Children learn through play. As an occupational therapist who works with children and youth, I use games and toys almost every day to help develop important cognitive, visual perceptual, motor, sensory, social, play and leisure skills. While many different types of activities can be used in therapy, this blog focuses on off-the-shelf games and toys that are accessible to most. Whether you are a therapist, parent, teacher, or a game lover like me, I hope you discover something useful while you are here. Learn a different way to play a game you already own or discover a new game for your next family game night. Either way, just go play. It's good for you!

The OT Magazine named The Playful Otter one of the Top 5 Pediatric OT Blogs.

Wednesday, August 5, 2015

Resonator Bells

Work on: visual motor integration, visual memory, sequential memory, crossing midline, tool use, visual discrimination, number or color recognition, figure ground, manual dexterity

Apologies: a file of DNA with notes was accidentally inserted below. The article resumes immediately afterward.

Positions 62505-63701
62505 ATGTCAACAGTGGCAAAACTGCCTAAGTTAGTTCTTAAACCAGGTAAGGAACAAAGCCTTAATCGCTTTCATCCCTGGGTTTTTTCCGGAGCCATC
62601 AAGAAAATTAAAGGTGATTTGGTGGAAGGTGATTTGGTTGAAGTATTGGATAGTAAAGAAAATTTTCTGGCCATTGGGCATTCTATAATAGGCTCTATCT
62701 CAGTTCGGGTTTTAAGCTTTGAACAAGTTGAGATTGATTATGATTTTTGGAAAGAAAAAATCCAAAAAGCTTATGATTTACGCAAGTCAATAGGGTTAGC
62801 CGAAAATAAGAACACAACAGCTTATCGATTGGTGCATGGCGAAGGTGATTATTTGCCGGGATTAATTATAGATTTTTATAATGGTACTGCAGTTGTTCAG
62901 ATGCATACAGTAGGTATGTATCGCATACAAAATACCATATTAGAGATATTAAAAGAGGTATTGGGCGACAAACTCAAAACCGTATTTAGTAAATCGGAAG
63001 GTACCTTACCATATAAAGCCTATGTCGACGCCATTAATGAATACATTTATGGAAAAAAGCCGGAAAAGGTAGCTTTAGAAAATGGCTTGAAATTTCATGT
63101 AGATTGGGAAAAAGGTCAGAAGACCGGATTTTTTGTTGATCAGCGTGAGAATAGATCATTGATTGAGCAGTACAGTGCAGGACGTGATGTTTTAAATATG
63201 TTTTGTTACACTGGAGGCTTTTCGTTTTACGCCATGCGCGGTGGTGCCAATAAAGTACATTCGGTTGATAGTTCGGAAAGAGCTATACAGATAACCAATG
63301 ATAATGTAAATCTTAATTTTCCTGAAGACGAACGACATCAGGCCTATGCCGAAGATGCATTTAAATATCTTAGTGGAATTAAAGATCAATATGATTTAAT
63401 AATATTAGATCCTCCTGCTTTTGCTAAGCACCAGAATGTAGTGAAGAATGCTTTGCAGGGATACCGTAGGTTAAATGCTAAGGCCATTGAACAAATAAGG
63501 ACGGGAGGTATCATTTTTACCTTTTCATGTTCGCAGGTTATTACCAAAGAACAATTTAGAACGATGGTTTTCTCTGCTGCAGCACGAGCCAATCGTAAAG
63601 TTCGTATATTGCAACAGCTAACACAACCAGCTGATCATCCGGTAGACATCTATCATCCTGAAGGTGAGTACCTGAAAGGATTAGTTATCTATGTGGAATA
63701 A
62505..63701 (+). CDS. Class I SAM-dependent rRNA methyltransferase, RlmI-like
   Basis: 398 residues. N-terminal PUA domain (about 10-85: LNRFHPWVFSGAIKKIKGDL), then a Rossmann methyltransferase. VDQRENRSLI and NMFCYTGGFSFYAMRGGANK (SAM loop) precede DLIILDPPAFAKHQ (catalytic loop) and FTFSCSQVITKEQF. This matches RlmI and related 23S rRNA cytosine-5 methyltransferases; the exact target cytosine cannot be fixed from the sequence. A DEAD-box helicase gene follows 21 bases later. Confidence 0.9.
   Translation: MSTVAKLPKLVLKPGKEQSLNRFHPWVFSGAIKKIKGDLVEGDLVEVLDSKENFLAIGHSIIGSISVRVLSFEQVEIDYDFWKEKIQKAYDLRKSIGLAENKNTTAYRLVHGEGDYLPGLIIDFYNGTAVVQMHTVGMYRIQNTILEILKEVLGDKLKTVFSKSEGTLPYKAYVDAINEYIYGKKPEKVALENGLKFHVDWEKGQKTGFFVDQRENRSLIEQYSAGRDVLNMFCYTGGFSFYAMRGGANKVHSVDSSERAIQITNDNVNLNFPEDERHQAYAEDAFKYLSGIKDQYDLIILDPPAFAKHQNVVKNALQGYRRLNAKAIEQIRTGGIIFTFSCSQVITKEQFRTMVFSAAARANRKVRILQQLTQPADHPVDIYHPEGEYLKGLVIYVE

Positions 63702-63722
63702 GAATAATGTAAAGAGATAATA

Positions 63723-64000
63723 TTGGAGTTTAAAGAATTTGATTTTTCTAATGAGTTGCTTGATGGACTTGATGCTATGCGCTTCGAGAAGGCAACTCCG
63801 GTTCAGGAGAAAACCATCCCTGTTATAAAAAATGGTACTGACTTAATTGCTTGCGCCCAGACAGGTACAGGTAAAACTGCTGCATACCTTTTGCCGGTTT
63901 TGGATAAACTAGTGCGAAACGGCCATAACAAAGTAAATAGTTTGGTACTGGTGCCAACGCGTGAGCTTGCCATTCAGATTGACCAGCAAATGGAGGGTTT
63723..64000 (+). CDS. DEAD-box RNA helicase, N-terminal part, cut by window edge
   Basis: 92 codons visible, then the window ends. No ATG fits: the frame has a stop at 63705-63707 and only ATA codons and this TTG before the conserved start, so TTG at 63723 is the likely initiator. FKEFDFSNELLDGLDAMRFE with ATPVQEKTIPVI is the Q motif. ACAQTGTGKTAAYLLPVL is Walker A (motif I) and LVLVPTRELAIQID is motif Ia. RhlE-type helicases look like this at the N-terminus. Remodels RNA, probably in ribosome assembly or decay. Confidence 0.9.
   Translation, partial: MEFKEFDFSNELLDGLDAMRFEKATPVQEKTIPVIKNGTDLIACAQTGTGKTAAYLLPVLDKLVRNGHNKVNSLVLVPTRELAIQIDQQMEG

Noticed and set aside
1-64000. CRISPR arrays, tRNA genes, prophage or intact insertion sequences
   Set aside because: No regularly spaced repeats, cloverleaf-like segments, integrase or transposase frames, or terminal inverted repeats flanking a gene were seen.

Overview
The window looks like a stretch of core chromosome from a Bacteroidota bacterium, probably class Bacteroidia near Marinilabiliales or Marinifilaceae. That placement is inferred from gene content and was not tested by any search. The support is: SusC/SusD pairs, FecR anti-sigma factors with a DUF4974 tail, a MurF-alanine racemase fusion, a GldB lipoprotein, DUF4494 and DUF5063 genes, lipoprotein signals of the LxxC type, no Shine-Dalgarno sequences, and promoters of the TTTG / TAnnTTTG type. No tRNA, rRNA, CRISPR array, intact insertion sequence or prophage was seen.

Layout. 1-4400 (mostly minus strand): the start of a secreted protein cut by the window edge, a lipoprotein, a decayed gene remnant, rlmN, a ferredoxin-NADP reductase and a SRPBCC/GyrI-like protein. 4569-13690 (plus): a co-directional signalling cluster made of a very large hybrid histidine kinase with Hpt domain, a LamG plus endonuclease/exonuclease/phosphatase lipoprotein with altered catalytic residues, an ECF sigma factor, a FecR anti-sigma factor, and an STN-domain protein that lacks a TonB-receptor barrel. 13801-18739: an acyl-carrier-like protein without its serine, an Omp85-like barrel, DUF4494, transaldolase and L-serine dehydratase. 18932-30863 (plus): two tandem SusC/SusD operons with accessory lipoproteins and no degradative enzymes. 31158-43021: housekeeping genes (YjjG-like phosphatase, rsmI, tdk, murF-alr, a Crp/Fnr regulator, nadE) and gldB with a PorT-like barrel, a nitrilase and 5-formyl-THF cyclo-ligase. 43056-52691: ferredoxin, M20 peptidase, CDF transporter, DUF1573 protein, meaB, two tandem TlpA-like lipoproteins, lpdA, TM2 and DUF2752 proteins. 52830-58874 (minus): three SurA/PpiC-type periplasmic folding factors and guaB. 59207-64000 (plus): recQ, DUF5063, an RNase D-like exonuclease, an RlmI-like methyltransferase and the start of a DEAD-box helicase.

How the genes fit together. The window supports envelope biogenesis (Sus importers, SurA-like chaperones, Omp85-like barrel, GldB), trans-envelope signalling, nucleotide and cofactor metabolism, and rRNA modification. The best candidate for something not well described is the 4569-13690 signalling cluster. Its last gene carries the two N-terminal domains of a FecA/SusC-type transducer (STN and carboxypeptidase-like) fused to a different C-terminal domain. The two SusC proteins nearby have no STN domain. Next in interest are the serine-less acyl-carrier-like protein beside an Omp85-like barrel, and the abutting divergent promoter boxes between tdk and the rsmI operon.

In the plastic case: 8 bells and 2 mallets
Ages 3+

I was given this set of bells today by an awesome family and can't wait to start using them. The set includes eight bells, starting and ending with C. Each bell is removable from the case and stands alone. There are also two mallets included. I cannot say for a fact whether the bells are precision-tuned, but the tones are clear and vibrant. Henry Wadsworth Longfellow called music "the universal language of mankind." I have found that this holds true across ages, genders, cultures, and skill levels. Many who have never played a musical instrument are genuinely surprised and pleased when they find that they can "make music". 

Try this:
  • Color code songs on index cards. Instead of playing by notes, color circles to match the bell colors to play songs. I add anywhere between one and four lines of music per card, depending on how far I want to break it down.  
  • Play with two mallets.  Takes coordination!
  • Hold the card in one hand and play with the other to engage both hands. 
  • Play hand-over-hand or point to each chime the child must play if he cannot read a color-coded card.   
If you are interested in purchasing this item or just want more information, click on the image below.

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